A new website provides technology-enabled learning resources and information for primary sector educators and providers.
The website www.techenabledlearning.nz has been developed from the experiences of teaching staff and learning in the New Zealand food and fiber sector. It is funded by the Tertiary Education Commission (TEC) and supported by the Food and Fiber Center for Vocational Excellence (FFCoVE).
The threat posed by Covid-19 to primary sectors led to the formation of the Technology Based Learning Project, which was the start of a process that culminated in this website. Research analytics specialist Scarlatti was commissioned to lead the project, working with Dairy Training NZ, Wintec and Primary ITO.
The project was designed to capture the experiences of staff and students from training organizations providing vocational education and training for the primary sector. The goal was to better understand the role of technology during lockdown, its unique needs, and how technology-enabled learning experiences could be improved in the future.
The initial objective was to find new modes of training and the best way to support the attraction and retention of displaced workers from other industries. However, the direction and results of the project were informed by the initial research and interviewed managers, tutors and learners who brought their own experiences of levels of confinement.
Paul Hollings, chief executive of Food and Fiber CoVE, says the information gathered during the project was too good not to be used in a meaningful way.
“When a research project is completed, there is a risk that it will end up in a report that is not widely distributed. The idea of this website was to make this information accessible to those who had it. need.”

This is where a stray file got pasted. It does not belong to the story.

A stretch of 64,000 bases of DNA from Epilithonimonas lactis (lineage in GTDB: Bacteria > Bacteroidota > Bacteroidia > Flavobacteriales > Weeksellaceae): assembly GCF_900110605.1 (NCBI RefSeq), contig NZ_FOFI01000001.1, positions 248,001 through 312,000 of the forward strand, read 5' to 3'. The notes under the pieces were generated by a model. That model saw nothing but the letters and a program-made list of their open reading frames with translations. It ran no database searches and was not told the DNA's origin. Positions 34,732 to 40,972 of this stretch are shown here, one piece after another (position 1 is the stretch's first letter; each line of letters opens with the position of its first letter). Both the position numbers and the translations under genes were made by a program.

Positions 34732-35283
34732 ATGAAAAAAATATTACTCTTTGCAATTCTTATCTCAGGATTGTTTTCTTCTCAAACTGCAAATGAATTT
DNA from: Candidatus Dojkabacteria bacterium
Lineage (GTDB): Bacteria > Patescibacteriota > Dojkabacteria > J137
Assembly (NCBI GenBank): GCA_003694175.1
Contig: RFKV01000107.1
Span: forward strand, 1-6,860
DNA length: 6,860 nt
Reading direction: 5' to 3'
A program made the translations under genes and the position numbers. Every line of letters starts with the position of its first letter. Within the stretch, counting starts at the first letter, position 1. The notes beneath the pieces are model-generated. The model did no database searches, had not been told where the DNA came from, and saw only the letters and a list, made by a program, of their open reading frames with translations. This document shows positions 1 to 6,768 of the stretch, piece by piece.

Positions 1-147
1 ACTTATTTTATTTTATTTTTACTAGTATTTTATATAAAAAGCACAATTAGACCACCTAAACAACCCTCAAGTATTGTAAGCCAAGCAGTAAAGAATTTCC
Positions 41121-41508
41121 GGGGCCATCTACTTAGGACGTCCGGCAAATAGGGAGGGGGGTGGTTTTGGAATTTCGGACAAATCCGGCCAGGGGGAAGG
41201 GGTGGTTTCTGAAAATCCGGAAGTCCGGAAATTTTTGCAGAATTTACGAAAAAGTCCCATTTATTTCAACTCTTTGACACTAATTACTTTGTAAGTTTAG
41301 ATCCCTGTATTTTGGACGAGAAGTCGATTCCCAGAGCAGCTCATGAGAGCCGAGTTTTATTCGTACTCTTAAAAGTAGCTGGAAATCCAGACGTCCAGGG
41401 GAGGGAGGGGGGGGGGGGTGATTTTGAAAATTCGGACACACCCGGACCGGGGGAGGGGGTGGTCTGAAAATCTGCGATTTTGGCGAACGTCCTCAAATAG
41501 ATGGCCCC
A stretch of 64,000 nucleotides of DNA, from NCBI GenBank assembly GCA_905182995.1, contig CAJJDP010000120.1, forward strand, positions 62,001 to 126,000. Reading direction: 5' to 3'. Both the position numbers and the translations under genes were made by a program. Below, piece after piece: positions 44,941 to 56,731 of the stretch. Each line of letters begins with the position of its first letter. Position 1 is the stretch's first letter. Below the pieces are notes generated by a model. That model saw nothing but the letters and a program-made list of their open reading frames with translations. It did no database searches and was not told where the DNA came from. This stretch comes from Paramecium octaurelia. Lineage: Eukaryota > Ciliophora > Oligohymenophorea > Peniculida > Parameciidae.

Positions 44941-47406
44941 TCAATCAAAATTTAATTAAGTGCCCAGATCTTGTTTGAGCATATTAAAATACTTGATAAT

Hollings adds that while the website is designed specifically for tutors and providers in New Zealand’s primary industry, it is relevant to all tutors and providers in the vocational education and training sector.
“Given the rural setting of the industries within it, we have real connectivity issues in the food and fiber sector and the site is responding to these by identifying areas of good and bad connectivity and offering ideas for circumvention,” he explains.
Tutors have the option of creating their own toolkit of resources they deem appropriate for them. An interactive dashboard is available to find out what the research says about technology-enabled learning in the food and fiber sector. Training providers also receive information on how to implement effective learning solutions. There’s also an ROI calculator, a connectivity map highlighting areas of poor reception, and practical infrastructure advice.